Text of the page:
Everyone knows that 90% of a pizza’s “mmm factor” is contingent on the quality of the crust. Anyone can put good toppings on a pizza, but if the crust is bad, it won’t taste good. With that said, this post is going to guide you mainly through making pizza dough, because I don’t think you need too much help putting toppings on! To me, this is the perfect crust. It’s on the thinner side, and is nice and crispy (I’m not a fan of the soft pizzas). Part of that is the dough, and part of it is baking it on a crisper, which is just a pan with holes in the bottom (if you like your pizza dough soft and fluffy, you should use a pizza stone instead). Now, if you’ve never made pizza at home, I hope this inspires you to give it a try because making pizza dough is VERY easy, fun, and a ton cheaper. Let’s get to it:
Yield: Enough dough for 2 pizzas
12.5 oz (2½ cups) bread flour (sometimes I swap out 5oz of this with whole wheat flour)*
1 cup warm water
1 tsp sugar
2.25 tsp quick rise yeast
1 tbsp olive oil
1/4 tsp salt
*Don’t go beyond using 5 oz (1 cup) of whole wheat flour. The bran present in the whole wheat flour makes gluten development more difficult, and if we don’t get that gluten, your pizza dough will tear when you try to stretch it out. Also know that using whole wheat flour makes for a slightly thicker crust.
Stir the sugar into the warm water until dissolved. Stir in the yeast, and let it sit for 10 minutes.
Pour the yeast mixture into the bowl of a stand mixer and add the flour, salt, and olive oil. Knead with the dough hook for 10 minutes on medium low (or you can do this by hand) until the dough is smooth and elastic. If the dough tears when you pull at a small piece of it, knead it for longer (this means it will tear when you’re trying to stretch it out).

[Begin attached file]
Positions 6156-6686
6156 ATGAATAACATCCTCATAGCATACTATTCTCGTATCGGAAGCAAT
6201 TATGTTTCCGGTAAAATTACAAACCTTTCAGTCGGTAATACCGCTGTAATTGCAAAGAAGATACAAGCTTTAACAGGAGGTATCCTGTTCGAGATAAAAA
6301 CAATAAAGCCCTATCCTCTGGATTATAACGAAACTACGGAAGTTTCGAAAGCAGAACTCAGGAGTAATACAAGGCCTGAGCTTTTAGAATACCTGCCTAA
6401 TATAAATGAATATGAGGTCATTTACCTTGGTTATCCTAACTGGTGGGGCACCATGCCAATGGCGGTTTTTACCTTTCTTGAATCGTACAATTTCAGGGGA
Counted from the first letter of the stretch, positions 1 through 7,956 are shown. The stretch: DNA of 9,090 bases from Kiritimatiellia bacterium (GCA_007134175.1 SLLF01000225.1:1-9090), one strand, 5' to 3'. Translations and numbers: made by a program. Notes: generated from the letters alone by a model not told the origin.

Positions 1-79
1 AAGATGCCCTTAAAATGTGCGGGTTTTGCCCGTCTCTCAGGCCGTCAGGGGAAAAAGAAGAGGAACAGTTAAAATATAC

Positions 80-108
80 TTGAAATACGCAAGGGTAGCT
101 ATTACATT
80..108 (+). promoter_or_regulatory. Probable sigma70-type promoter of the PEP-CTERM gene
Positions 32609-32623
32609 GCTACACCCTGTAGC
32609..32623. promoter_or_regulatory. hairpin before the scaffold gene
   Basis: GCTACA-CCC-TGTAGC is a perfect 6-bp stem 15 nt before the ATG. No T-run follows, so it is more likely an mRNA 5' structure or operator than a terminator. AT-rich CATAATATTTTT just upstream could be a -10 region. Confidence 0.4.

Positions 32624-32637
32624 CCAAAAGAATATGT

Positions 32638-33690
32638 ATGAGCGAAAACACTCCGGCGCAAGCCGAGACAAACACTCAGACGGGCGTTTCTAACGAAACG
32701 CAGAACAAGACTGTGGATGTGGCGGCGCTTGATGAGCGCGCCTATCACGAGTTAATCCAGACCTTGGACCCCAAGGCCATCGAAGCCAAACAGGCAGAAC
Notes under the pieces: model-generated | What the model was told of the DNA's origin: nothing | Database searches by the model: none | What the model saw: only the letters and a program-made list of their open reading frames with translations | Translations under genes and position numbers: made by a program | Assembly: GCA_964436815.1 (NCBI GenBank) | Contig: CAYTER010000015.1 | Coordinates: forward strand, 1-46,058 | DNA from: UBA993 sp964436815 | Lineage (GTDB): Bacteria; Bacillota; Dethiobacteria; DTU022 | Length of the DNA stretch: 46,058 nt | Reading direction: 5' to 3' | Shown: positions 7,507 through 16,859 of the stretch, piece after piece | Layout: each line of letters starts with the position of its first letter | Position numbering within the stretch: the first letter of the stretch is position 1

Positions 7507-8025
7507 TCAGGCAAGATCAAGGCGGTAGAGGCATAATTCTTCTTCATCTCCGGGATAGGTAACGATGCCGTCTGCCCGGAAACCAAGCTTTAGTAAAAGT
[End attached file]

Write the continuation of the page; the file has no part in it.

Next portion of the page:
Cover with a kitchen towel and let the dough rest for 20 minutes so the gluten can relax and rise a little bit. When it’s done, it will look all stretchy and pretty, like this:
Preheat oven to 425 degrees F.
Split your dough in half, then shape each half into a ball. Start pressing the dough out, and you can either roll it out with a rolling pin on a floured surface, or you can get underneath with your knuckles and stretch it, like this:
I learned that while I worked at a pizza place in high school named Pennini’s. How handy!
Place the dough onto a crisper pan and prick it all over with a fork so the dough doesn’t bubble up:
I like to prebake my crust for 10 minutes, then add the toppings, and bake for 12-15 minutes longer. Enjoy!
What I topped my pizzas with:
After the prebake I brushed on 1 tbsp olive oil and 6 cloves worth of minced garlic (but you could do tomato sauce or something else if you like). I then added 8 oz of mozzarella cheese, and grated some parmigiano and pecorino romano over it as well. I added thinly sliced red onion, thin slices of soppressata, and grape tomatoes. As soon as the pizza comes out of the oven, throw on a handful of arugula so it wilts ever so slightly. Cut it up and enjoy!